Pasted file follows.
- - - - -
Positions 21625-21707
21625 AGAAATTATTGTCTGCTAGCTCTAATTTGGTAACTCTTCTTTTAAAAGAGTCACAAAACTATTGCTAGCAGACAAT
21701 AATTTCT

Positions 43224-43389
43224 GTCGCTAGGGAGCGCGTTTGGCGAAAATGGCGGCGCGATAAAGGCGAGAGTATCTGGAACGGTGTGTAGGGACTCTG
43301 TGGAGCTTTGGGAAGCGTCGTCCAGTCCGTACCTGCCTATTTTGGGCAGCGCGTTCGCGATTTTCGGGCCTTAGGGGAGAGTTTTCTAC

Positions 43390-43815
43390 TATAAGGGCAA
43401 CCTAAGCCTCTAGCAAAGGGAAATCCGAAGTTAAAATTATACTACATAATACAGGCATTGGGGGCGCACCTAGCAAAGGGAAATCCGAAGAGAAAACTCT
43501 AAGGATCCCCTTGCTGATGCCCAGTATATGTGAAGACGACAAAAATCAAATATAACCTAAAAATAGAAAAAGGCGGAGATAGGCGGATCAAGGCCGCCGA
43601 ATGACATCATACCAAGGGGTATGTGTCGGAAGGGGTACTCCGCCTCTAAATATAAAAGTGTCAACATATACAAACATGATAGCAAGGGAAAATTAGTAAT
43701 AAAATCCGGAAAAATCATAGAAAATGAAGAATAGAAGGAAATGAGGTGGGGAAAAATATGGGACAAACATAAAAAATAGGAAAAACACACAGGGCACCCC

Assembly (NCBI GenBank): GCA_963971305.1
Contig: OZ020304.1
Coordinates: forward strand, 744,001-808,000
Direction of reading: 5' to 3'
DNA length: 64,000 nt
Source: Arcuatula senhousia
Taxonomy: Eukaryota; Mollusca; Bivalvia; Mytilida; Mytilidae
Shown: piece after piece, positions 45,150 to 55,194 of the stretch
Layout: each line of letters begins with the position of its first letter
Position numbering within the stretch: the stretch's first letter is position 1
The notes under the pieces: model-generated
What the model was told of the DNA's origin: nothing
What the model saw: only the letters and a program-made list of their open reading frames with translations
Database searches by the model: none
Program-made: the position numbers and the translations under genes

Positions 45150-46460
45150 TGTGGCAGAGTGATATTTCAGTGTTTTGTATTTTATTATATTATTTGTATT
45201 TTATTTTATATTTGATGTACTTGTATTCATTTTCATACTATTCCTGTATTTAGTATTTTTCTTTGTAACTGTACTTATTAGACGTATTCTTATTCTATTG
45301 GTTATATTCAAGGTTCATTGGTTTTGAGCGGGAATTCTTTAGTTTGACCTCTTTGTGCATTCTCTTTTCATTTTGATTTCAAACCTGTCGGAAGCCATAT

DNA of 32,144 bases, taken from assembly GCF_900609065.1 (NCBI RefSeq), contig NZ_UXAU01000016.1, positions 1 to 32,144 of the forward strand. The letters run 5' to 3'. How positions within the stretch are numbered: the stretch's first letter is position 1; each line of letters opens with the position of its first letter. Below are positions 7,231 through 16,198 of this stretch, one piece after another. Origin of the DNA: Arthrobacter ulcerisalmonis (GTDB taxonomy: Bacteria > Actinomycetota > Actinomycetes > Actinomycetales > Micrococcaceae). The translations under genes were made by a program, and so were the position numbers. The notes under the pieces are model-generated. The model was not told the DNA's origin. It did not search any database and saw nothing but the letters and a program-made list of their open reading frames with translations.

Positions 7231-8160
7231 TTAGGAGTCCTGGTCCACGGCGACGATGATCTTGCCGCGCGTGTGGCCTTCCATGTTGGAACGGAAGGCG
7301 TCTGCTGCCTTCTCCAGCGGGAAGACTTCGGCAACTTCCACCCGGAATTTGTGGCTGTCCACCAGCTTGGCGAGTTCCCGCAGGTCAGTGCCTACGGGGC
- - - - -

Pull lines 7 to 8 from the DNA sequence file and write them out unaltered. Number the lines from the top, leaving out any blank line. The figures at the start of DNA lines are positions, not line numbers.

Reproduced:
Positions 43390-43815
43390 TATAAGGGCAA